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The Most Common Licensing Violations Committed by Certified Contractors: Part II
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The Most Common Licensing Violations Committed by Certified Contractors: Part II

January 24, 2018 Construction Industry Legal Blog

Reading Time: 4 minutes

Part II of this series will discuss civil judgments and how they can affect a certified contractor’s license.  The governing authority the Department of Business and Professional Regulation (“DBPR”) cites to when prosecuting civil judgment violations is section 489.129(1)(q), Florida Statutes.  This section allows for disciplinary action to be taken against a licensee for:

failing to satisfy within a reasonable time, the terms of a civil judgment obtained against the licensee, or the business organization qualified by the licensee, relating to the practice of the licensee’s profession

The Construction Industry Licensing Board (“CILB”)  defines what “reasonable time” means.  61G4-17.001(1), Florida Administrative Code, states a “reasonable time” means sixty (60) days following the entry of a civil judgment that is not appealed.  The only way to not receive contractor discipline is to satisfy the judgment. The CILB will consider a mutually agreed upon payment plan as satisfaction of such judgment, so long as the payments are current.  Also, the CILB has allowed for the bonding off of the judgment but this is really only allowed in the most limited of circumstances.

The DBPR prosecutors must prove that the judgment relates to the practice of construction contracting.  Section 489.105(6), Florida Statutes, defines contracting as, “except as exempted in [chapter 489, part I, Florida Statutes], engaging in business as a contractor and includes, but is not limited to, performance of any of the acts as set forth in subsection (3) which define types of contractors.”  Section 489.105(3), Florida Statutes, defines a “Contractor” as the person who:

  • for compensation
  • undertakes to, submits a bid to, or does himself or herself or by others
  • construct, repair, alter, remodel, add to, demolish, subtract from, or improve any building or structure, including related improvements to real estate, for others or for resale to others;
  • whose job scope is substantially similar to the job scope described in one of the paragraphs of this subsection.

It is never a good feeling being sued, however the actions a certified contractor takes after being served with a lawsuit may prevent them from having the DBPR knocking at their door.  The majority of civil judgment violations that the DBPR prosecutes are from default judgments where contractors take no action in defending themself in a civil lawsuit.  Ignoring a civil complaint does not alleviate liability from a civil or licensing perspective.  When a certified contractor is served with a civil lawsuit the first thing he or she should do is to consult an attorney practicing in construction law.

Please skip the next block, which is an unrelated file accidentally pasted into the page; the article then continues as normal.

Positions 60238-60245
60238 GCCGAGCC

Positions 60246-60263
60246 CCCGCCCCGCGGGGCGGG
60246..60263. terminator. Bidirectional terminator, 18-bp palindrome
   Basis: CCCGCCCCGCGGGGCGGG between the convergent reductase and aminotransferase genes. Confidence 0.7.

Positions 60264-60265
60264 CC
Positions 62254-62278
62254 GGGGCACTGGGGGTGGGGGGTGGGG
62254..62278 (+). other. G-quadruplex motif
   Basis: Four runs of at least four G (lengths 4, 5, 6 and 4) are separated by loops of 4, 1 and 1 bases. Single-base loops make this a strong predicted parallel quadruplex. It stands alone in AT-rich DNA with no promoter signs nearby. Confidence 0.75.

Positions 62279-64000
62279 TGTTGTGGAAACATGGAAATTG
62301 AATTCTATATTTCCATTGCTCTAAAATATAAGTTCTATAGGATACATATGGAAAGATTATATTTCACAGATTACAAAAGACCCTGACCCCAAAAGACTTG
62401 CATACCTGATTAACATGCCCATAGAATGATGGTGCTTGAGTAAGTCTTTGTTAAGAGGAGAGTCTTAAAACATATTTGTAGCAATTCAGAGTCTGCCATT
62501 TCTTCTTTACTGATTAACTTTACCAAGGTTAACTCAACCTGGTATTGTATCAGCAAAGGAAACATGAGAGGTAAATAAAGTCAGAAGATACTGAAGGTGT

There are multiple ways to limit liability from a licensing perspective even if an opposing party obtains a civil judgment against a certified contractor and/or their qualified company.  First, the most effective and efficient way to limit liability is to negotiate a payment plan with the opposing party.  Another way is to prove that the civil judgment does not relate to the practice of construction contracting, as defined by Chapter 489, Florida Statutes.  From a prosecution perspective, civil judgment violations are not hard to prove because it does not require a lot of resources for the DBPR.  It is the only violation that the CILB’s Probable Cause Panel does not have to approve.

In many instances the CILB may order the restitution to the homeowner for the judgment.  This can present a multitude of issues for the contractor.  The civil judgment may render eligibility for a claim on the Construction Recovery Fund.  Formulating a plan after being served with a civil complaint is paramount in avoiding prosecution from the DBPR.


Learn more about this topic by reading all the blog articles in this series:

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